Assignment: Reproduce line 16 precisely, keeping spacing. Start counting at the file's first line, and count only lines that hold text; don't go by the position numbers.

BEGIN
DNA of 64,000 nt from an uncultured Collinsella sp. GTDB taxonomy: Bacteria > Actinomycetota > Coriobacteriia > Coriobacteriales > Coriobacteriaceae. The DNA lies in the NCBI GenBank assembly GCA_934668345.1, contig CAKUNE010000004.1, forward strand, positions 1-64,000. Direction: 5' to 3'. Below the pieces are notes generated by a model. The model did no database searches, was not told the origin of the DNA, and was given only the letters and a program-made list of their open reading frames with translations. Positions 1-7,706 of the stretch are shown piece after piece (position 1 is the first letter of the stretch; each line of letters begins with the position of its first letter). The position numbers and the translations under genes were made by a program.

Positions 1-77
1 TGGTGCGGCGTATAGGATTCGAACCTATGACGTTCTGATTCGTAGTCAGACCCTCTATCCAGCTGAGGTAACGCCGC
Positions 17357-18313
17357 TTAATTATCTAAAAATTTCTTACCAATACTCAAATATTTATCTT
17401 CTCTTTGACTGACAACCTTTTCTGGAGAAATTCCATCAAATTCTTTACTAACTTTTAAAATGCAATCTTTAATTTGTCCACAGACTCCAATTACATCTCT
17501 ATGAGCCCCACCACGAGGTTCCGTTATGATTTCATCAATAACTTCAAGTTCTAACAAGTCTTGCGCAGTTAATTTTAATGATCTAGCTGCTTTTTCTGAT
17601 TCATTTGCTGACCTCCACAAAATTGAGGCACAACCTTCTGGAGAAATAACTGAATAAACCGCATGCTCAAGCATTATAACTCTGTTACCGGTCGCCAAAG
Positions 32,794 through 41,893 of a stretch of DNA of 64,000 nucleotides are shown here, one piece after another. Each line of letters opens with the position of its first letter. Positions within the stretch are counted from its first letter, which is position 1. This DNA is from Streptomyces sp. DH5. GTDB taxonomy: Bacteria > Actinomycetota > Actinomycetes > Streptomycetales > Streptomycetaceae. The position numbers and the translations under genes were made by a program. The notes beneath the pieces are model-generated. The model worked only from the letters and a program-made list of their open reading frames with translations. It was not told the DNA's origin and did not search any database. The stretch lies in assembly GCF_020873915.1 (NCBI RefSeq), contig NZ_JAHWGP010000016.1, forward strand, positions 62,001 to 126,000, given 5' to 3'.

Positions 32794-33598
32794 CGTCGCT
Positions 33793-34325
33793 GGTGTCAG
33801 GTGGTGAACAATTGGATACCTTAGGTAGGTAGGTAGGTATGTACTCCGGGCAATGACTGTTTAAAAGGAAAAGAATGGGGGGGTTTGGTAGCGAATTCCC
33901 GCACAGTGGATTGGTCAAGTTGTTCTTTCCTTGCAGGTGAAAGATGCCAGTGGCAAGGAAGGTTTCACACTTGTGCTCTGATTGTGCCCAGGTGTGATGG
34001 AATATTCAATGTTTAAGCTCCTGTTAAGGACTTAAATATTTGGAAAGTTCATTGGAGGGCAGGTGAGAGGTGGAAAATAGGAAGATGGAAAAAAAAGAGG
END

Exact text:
34001 AATATTCAATGTTTAAGCTCCTGTTAAGGACTTAAATATTTGGAAAGTTCATTGGAGGGCAGGTGAGAGGTGGAAAATAGGAAGATGGAAAAAAAAGAGG